A screenshot of a historical photo that shows the Hout Bay wetland palmiet, that someone posted on the WhatsApp group.


I've learnt from this group that once there was wetland from the base of Table Mountain all the way to the sea. The main vegetation was palmiet which has fibrous roots that soak up water when water is running high, releasing it slowly again during the dry. Palmiet stands along the river have been replaced first by farmland, then by hard development. Trenches have drained the wetlands, causing terrible damage as the water runs faster, carving deep cuts into the soil. Even where there are still stands, alien invasive trees create too much shade, killing the palmiet.


I realise the artist Hanien Conradie is on the group when I see she’s shared a quote from theologian and ecological thinker Thomas Berry. She goes on to say: “If we can try to shift out thinking away from how the river can serve us and understand that we are an inextricable part of the natural world and that our health and river’s health are bound together … then we can start healing rivers for the river’s sake.”


For her, art and spiritual practice are bound together and her landscape works in organic painting materials are resonant. Go to https://vimeo.com/327706914 to experience a performance piece she made on an artist’s residency on the River Dart in the UK, where she prays into a river. See more of her work here: https://hanienconradie.com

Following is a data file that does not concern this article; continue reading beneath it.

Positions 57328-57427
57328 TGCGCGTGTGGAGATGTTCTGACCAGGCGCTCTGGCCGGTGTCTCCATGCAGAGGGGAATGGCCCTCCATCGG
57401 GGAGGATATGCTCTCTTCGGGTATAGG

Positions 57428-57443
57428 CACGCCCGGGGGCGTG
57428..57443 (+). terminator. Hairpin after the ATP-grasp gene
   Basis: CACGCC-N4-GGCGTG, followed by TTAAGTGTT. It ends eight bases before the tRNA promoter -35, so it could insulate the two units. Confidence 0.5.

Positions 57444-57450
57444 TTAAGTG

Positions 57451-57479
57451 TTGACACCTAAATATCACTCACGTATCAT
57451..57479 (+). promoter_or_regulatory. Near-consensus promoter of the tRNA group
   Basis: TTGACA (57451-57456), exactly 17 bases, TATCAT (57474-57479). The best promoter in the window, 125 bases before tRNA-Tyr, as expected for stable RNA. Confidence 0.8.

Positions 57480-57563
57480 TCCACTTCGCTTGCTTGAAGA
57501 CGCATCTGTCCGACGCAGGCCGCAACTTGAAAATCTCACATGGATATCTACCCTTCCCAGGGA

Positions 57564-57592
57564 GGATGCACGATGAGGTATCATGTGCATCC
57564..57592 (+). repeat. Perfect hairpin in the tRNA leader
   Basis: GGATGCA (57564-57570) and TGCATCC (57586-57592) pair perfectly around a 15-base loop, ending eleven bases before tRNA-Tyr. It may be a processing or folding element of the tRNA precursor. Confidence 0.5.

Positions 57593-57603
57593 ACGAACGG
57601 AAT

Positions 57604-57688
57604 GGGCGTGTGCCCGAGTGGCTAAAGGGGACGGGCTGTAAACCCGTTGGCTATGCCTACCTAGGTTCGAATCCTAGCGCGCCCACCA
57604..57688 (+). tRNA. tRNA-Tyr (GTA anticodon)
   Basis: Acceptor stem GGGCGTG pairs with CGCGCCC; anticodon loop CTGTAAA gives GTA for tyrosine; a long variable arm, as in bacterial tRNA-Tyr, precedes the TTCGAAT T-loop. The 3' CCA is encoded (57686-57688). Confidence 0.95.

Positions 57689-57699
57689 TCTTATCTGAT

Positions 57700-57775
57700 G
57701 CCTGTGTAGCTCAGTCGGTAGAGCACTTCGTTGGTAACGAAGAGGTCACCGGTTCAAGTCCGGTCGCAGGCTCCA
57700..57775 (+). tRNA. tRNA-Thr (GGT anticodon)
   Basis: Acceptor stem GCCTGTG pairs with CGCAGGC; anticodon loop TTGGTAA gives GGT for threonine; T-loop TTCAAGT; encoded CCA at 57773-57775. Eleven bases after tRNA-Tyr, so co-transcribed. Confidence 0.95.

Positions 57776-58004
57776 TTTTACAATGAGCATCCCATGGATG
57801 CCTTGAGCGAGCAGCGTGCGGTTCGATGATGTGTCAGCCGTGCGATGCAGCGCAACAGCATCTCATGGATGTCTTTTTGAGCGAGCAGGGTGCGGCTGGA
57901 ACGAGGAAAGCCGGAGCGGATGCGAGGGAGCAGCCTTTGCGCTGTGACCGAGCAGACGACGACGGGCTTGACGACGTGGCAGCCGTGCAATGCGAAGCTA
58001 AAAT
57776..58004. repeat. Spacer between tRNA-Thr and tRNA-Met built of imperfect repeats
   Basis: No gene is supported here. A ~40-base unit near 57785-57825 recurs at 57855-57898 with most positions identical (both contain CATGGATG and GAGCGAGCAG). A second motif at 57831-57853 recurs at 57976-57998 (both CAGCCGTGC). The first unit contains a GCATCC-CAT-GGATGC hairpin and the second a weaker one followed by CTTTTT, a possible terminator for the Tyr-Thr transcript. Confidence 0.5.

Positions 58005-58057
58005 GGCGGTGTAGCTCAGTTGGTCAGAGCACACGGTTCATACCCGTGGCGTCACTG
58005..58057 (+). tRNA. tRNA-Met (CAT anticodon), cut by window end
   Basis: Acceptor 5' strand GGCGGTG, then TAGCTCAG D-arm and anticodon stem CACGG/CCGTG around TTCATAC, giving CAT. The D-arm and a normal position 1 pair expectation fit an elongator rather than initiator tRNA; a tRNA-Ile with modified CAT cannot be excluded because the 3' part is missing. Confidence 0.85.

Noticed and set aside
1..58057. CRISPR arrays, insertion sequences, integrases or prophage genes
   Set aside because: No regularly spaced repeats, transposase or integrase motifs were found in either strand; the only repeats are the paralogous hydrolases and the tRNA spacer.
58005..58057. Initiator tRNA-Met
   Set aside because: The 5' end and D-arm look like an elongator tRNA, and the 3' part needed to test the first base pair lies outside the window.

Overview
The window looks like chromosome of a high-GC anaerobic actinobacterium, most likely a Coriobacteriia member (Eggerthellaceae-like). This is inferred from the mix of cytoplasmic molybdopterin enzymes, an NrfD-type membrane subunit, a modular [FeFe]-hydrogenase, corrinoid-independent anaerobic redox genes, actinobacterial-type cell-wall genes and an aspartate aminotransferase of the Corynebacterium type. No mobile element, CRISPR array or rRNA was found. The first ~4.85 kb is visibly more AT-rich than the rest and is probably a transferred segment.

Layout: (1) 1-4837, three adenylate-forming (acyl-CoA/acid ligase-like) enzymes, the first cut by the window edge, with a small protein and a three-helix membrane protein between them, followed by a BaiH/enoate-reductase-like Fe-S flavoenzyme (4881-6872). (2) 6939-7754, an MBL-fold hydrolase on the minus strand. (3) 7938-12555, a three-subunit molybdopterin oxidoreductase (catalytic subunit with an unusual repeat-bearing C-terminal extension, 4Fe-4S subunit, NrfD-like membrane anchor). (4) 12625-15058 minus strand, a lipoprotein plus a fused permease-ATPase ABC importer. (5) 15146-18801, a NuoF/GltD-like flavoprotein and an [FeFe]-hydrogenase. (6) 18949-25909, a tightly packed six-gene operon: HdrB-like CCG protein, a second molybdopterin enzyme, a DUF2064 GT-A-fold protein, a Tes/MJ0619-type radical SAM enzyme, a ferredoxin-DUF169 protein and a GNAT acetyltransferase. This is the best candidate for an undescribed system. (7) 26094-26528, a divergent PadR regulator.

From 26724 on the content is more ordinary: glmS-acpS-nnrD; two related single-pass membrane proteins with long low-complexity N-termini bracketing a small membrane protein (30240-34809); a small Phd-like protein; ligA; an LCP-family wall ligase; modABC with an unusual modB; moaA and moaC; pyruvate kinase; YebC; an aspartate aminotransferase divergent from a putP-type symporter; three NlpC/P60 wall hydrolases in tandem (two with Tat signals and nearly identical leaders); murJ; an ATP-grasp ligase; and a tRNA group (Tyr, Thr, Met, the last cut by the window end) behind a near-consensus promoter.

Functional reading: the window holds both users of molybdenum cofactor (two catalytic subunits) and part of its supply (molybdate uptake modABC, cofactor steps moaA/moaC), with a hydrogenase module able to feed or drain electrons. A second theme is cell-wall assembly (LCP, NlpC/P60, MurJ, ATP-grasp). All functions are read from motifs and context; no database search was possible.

Watershed, Soot Ink on Canvas, 1,4 x 2,2 m, Hanien Conradie, 2019

Available From: Montoro 12 Gallery, Brussels


I’m thinking about all of this as I walk on to the shore, where the river meets the sea, following my dog. The air is 9 degrees according to my car’s thermometer. The water must be colder still, but I see a woman, dressing herself in what I think is a wetsuit, flicking her long braids as she looks out at the sea. As I walk up to her, I realise it’s not a wetsuit – she’s wet through, pulling a black tracksuit on over T-shirt and undies. She has tattoos on her arms, dark golden skin. We greet and she smiles, showing capped gold teeth, and so I ask what she’s doing swimming here today. I still think maybe she’s doing cold swimming, everyone seems to be doing it, but I also think probably not, and her answer is more profound. She needs to make a change, she says. Things in her life have gone bad. “The water, you know – when you know you need to change something in your life, it’s good to go in the water.”